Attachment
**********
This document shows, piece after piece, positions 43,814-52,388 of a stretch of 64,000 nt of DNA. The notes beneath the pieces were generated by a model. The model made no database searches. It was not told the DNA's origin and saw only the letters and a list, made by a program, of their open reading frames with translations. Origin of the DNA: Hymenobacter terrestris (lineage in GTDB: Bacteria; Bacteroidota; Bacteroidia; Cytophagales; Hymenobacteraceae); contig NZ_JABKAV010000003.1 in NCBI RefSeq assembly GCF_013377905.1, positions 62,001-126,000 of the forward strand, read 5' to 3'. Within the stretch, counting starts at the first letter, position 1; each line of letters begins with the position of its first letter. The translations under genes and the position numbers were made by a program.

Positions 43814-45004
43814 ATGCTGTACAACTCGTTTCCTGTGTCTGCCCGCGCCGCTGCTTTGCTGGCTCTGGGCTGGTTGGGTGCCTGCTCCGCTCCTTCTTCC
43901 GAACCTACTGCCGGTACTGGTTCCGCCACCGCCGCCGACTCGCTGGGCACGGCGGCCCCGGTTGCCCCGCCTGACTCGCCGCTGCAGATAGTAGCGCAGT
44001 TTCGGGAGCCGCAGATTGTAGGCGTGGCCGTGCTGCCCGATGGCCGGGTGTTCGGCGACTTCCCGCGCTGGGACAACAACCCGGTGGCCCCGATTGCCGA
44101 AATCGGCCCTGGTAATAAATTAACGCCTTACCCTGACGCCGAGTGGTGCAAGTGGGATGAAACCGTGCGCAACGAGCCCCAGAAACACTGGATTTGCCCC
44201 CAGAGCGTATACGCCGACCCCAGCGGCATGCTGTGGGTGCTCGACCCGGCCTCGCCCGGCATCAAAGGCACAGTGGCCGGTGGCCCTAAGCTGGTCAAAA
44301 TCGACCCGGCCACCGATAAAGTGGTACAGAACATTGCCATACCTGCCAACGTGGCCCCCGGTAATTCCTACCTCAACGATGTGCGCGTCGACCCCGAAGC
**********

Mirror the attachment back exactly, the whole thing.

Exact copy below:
This document shows, piece after piece, positions 43,814-52,388 of a stretch of 64,000 nt of DNA. The notes beneath the pieces were generated by a model. The model made no database searches. It was not told the DNA's origin and saw only the letters and a list, made by a program, of their open reading frames with translations. Origin of the DNA: Hymenobacter terrestris (lineage in GTDB: Bacteria; Bacteroidota; Bacteroidia; Cytophagales; Hymenobacteraceae); contig NZ_JABKAV010000003.1 in NCBI RefSeq assembly GCF_013377905.1, positions 62,001-126,000 of the forward strand, read 5' to 3'. Within the stretch, counting starts at the first letter, position 1; each line of letters begins with the position of its first letter. The translations under genes and the position numbers were made by a program.

Positions 43814-45004
43814 ATGCTGTACAACTCGTTTCCTGTGTCTGCCCGCGCCGCTGCTTTGCTGGCTCTGGGCTGGTTGGGTGCCTGCTCCGCTCCTTCTTCC
43901 GAACCTACTGCCGGTACTGGTTCCGCCACCGCCGCCGACTCGCTGGGCACGGCGGCCCCGGTTGCCCCGCCTGACTCGCCGCTGCAGATAGTAGCGCAGT
44001 TTCGGGAGCCGCAGATTGTAGGCGTGGCCGTGCTGCCCGATGGCCGGGTGTTCGGCGACTTCCCGCGCTGGGACAACAACCCGGTGGCCCCGATTGCCGA
44101 AATCGGCCCTGGTAATAAATTAACGCCTTACCCTGACGCCGAGTGGTGCAAGTGGGATGAAACCGTGCGCAACGAGCCCCAGAAACACTGGATTTGCCCC
44201 CAGAGCGTATACGCCGACCCCAGCGGCATGCTGTGGGTGCTCGACCCGGCCTCGCCCGGCATCAAAGGCACAGTGGCCGGTGGCCCTAAGCTGGTCAAAA
44301 TCGACCCGGCCACCGATAAAGTGGTACAGAACATTGCCATACCTGCCAACGTGGCCCCCGGTAATTCCTACCTCAACGATGTGCGCGTCGACCCCGAAGC